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As Italy Assumes OSCE Chairmanship, Analysts Wary Over Role In Helping Resolve Nagorno-Karabakh Conflict

By Mushvig Mehdiyev January 10, 2018

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Italy vows to continue strengthening the OSCE’s work to address protracted conflicts in Europe under the terms and spirit of the Helsinki Final Act

Efforts towards resolving the Nagorno-Karabakh conflict between South Caucasus neighbors Azerbaijan and Armenia are expected to get a boost from the Organization for Security and Cooperation in Europe (OSCE) in 2018, thanks to a statement made the foreign minister of Italy, which assumed the rotating chairmanship on December 31.

“Seeking the ‘spirit of Helsinki’ is not to return to the past, but to rediscover the spirit that secured dialogue even in the toughest years of the nuclear threat,” said Angelino Alfano, referring to the Helsinki Final Act of 1975, which addressed simmering global threats and issues pertaining to the USSR, including the longstanding conflict over the Nagorno-Karabakh region of Azerbaijan but claimed and occupied by Armenia.

Ongoing conflicts in Europe, including that in Ukraine, territorial disputes in the Abkhazia and Ossetia regions of Georgia, and the conflict in Azerbaijan’s Nagorno-Karabakh region, and Transdniestrian settlement process pertaining to Moldova are all considered priorities for the OSCE under Italy’s chairmanship.

Alfano said the crisis in Ukraine “called into question the very principles on which the OSCE is based,” and added that Rome will “continue strengthening the OSCE’s work to address other protracted conflicts through the existing formats: the Geneva International Discussions on dealing with the consequences of the 2008 conflict in Georgia; the 5+2 Transdniestrian settlement talks; and the work of the Minsk Group and the efforts of its three Co-Chairs in resolving the Nagorno-Karabakh conflict.”

OSCE involvement in the Nagorno-Karabakh conflict resolution process began in 1994 and as a result of the three-year war fought by Armenia and Azerbaijan. The Minsk Group, a special task force formed under the auspices of the OSCE and co-chaired by Russia, France, and the U.S., became mediators of the conflict, working to find a peaceful solution. The Minsk Group is charged with continuously monitoring the Armenia and Azerbaijan armed forces’ line of contact, as well as arranging meetings between the countries’ foreign ministers and heads of state.

While Italy vows to help resolve the conflict under the terms and spirit of the Helsinki Final Act, analysts are weary over the OSCE’s role.

Ilgar Velizade, a political expert in Baku, says there is no sense of expecting a positive contribution from Italy’s OSCE chairmanship to the resolution of the conflict, saying the change amounts to a routine shift.

“However, Azerbaijan is interested in and could make use of Italy’s experience in settling down local separatist inclinations in its Valle d’Aosta and Trentino autonomous regions, where Rome eradicated the start of separatist movements with giving broader authorities to both regions,” Velizade told Caspian News, referring to two regions in Italy’s north.

“Unfortunately, Armenia takes a destructive stance on the Nagorno-Karabakh issue and emerges naïve towards such proven practices in conflict solution. Hence, Italy will not achieve a tangible result to bring the conflict in Nagorno-Karabakh to end.”

Azerbaijan’s Nagorno-Karabakh region turned into a battlefield in 1992, after Armenia launched a military campaign against its eastern neighbor in an effort to grab land that was partially populated by ethnic Armenians alongside indigenous Azerbaijanis. The settlement of Armenians in territories of Azerbaijan, including in Nagorno-Karabakh, was carried out by the Russian Empire in the 19th century. The full-scale war lasted three years and resulted in Armenia occupying Nagorno-Karabakh region and seven surrounding districts, all fully inside Azerbaijan’s internationally recognized borders. The conflict was never resolved – instead, the war ended in a ceasefire in 1994 – and continues to this day.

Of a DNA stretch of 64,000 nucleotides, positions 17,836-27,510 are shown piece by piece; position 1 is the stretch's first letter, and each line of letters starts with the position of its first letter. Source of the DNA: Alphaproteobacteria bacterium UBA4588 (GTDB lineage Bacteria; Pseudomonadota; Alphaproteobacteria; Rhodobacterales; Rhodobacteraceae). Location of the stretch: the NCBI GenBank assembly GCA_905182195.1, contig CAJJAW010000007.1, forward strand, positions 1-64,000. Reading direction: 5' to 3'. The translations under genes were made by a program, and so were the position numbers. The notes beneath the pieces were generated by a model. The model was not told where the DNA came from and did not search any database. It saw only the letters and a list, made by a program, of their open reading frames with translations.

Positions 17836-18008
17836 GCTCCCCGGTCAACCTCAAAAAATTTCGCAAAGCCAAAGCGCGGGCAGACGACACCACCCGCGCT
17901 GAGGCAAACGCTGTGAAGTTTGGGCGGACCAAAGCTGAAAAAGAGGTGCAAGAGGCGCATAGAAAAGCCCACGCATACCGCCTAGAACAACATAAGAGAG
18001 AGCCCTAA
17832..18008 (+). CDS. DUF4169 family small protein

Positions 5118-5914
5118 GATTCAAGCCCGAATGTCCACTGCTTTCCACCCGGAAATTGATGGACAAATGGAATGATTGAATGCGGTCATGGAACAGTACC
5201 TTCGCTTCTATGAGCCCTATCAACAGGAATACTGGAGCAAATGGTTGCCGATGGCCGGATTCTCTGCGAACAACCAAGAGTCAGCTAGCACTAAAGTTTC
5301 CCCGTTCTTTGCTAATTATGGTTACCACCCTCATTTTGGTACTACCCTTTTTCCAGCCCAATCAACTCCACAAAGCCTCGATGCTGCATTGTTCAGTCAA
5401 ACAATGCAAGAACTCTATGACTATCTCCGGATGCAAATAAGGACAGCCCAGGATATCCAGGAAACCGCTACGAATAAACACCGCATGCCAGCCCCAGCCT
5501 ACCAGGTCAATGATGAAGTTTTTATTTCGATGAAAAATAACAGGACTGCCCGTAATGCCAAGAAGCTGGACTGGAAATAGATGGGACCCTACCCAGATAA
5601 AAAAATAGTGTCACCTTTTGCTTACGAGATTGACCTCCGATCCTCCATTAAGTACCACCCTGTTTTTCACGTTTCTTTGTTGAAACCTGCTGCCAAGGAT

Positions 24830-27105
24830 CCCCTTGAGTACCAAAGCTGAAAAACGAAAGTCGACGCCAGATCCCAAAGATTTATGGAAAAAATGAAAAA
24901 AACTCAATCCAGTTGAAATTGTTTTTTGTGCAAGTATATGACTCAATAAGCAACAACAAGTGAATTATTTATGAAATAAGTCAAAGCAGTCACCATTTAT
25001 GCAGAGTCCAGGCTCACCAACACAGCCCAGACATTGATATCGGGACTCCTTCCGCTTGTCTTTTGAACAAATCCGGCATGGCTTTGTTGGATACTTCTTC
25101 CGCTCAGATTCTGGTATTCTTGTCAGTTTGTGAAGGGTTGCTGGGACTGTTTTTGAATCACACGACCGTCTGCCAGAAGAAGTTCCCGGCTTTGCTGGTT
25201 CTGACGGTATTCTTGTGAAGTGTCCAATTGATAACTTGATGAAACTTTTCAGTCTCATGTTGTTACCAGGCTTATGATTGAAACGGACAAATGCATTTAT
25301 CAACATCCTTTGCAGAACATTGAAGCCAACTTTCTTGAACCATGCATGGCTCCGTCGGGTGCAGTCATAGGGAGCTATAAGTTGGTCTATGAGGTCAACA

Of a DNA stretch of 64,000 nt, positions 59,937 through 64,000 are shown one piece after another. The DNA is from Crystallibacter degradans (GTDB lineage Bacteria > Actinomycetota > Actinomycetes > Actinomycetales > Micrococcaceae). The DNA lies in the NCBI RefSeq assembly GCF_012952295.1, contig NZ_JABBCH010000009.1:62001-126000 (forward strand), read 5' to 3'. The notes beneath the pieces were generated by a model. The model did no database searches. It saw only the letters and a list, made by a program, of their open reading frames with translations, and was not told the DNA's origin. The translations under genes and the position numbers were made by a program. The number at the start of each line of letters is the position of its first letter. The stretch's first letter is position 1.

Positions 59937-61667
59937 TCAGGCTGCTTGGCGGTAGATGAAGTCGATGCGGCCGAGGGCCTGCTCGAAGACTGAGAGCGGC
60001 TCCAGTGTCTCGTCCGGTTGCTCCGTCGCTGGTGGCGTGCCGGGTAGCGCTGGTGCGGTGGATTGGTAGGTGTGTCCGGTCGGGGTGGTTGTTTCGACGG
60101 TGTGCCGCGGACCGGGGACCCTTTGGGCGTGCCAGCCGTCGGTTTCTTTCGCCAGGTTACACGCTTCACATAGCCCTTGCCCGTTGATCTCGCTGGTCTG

Azerbaijan’s leaders have repeatedly said the Nagorno-Karabakh region is a historical and internationally recognized territory of Azerbaijan, and that Baku is prepared to give greater autonomous status to the Nagorno-Karabakh region should the conflict end and Armenia relinquish any claims to it or support for its bogus independence.

Last week, the Azerbaijan President’s Aide for Political and Public Affairs Ali Hasanov said in an interview with the Jerusalem Post that Azerbaijan is ready to compromise on the issue and grant autonomy to the region.

“We are ready for a certain compromise and a constructive solution to the problem. In this regard, we consider the issue of granting a wider autonomy to the Nagorno-Karabakh region within Azerbaijan, as well as full provision – in accordance with Azerbaijani legislation and international legal norms – of civil, socio-economic and cultural rights of the Armenian population living there as the primary way for sustainable, effective and fair settlement of the conflict.”

Analysts like Elkhan Shahinoglu, the head of the Atlas Research Center in Baku, are skeptical of the OSCE’s words.

“Each chairman country of the OSCE repeats the same words that they will work hard for settling the conflict in Nagorno-Karabakh; however, all have been in vain over 25 years of working,” Shahinoglu told Caspian News.

“Italy on its own cannot accelerate the resolution of the conflict,” Shahinoglu added. “Major global powers should team up, too. But, we see the world leaders have different interests in the region and in the conflict. They have not been putting pressure on Armenia to start withdrawing its armed forces from occupied territories. So, Italy’s OSCE leadership will not push the conflict toward its end.”